Drake, Denzel Curry, Pardison Fontaine, and IDK are all well known, large players in the rap world, but in the first week of 2020 alone, none of their new music appeared on Apple Music or Spotify. Drake’s single “War” premiered as a video on YouTube, as well as Denzel Curry’s eight-track mixtape 13LOOD 1N + 13LOOD OUT, while Pardison Fontaine and IDK released their new tracks on SoundCloud.
Neither YouTube nor SoundCloud are in any way new to music streaming. SoundCloud has remained one of the most popular late-2000’s audio sites to upload free mixtapes, and YouTube, according to Forbes, is still the “single most-used website in the world to listen to music legally.”
They may not be the new players, but when well-known rappers and global artists like Drake start giving out music for free on these platforms, you have to really question the state of recorded music.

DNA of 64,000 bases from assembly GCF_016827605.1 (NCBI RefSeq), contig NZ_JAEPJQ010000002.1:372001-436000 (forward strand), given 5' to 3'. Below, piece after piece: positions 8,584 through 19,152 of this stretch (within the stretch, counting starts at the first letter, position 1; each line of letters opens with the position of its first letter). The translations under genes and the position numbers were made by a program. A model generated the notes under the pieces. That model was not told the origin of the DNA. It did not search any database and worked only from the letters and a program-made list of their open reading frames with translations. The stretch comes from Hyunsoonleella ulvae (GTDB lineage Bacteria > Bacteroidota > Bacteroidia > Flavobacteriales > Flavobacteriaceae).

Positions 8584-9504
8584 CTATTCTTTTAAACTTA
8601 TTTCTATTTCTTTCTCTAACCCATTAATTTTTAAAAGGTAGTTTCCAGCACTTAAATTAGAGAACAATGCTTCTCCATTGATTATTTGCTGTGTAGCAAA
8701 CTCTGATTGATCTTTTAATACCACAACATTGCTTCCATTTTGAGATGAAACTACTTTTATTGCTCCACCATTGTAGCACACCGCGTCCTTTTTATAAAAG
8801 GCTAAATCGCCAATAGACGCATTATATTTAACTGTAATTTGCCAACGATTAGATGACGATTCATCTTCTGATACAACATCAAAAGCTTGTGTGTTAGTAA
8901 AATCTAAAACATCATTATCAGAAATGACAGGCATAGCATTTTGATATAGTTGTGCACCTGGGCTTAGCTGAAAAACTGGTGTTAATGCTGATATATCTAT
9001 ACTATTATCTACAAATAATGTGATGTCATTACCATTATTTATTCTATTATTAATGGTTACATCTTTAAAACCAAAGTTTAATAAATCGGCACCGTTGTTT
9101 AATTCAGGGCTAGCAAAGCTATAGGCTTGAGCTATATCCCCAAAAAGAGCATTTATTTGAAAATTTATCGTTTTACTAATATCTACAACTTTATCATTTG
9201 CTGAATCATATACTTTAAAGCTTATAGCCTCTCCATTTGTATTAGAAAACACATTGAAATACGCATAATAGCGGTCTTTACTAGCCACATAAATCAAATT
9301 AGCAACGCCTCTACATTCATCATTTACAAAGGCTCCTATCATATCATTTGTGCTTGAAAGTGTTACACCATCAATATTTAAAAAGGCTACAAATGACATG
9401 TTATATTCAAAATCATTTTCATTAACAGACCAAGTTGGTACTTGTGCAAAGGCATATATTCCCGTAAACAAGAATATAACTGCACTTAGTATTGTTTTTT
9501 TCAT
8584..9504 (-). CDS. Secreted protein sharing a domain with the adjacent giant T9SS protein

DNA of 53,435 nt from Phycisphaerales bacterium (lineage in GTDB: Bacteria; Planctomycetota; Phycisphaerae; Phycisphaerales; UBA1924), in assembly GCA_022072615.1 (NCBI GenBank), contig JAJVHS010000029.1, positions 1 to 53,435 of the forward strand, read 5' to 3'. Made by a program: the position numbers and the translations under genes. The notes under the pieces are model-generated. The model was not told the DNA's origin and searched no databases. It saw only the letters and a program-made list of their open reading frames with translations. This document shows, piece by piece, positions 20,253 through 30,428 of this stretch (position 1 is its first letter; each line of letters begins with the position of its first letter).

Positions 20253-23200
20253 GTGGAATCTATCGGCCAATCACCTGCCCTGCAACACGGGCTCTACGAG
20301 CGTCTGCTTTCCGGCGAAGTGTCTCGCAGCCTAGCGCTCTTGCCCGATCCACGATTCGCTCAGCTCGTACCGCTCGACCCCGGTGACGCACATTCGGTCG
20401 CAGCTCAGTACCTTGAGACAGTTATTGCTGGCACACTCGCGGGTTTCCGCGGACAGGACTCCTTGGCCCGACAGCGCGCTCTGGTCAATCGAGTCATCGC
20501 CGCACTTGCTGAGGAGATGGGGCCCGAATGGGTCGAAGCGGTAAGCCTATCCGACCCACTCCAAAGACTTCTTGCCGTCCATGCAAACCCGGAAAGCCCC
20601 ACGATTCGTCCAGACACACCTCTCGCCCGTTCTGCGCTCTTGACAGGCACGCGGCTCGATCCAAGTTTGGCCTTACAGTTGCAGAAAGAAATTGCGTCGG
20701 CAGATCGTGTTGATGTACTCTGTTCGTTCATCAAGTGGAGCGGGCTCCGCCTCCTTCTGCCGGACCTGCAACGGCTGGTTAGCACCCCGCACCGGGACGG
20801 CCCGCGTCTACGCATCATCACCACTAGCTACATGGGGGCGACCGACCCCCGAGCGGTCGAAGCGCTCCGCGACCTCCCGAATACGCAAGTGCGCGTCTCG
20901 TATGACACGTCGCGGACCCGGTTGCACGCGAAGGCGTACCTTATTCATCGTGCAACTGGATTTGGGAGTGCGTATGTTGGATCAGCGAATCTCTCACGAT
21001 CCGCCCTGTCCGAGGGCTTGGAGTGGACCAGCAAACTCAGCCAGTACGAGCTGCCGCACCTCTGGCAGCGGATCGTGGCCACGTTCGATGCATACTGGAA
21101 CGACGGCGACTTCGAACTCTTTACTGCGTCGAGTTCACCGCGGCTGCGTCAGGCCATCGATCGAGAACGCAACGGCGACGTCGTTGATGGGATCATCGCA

SoundCharts, which covers the business side of the music industry, reported this past July that the payouts to artists on Spotify equaled $0.0032 cents per stream, with Apple Music at $0.0056 cents. To put such a tiny amount in context, a song would have to be streamed on Spotify 10,000 times just to make $32 (or $56 on Apple Music).
On YouTube, you don’t need a $9.99/month subscription to listen to music, however, with most channels gaining revenue through advertisements. According to Influencer Marketing, YouTube channels, on average, can receive roughly $30 to $50 every 10,000 views, which is basically the same payout as Apple and Spotify. If you’re making the same amount of money, why not give it to us for free on YouTube?
It’s dangerous waters for the music streaming wars, and especially for the recorded music industry. If artists are not only making most of their money through touring and merchandise, but lose almost nothing by uploading their music to free streaming services like YouTube, what staying power do subscription services like Apple Music or Spotify truly hold? People may talk about how iTunes destroyed the music industry when they decided to sell digital mp3’s for $0.99, but subscription services like Spotify may have just killed the recording industry all together.
What do you think? Drop your thoughts in the comments below.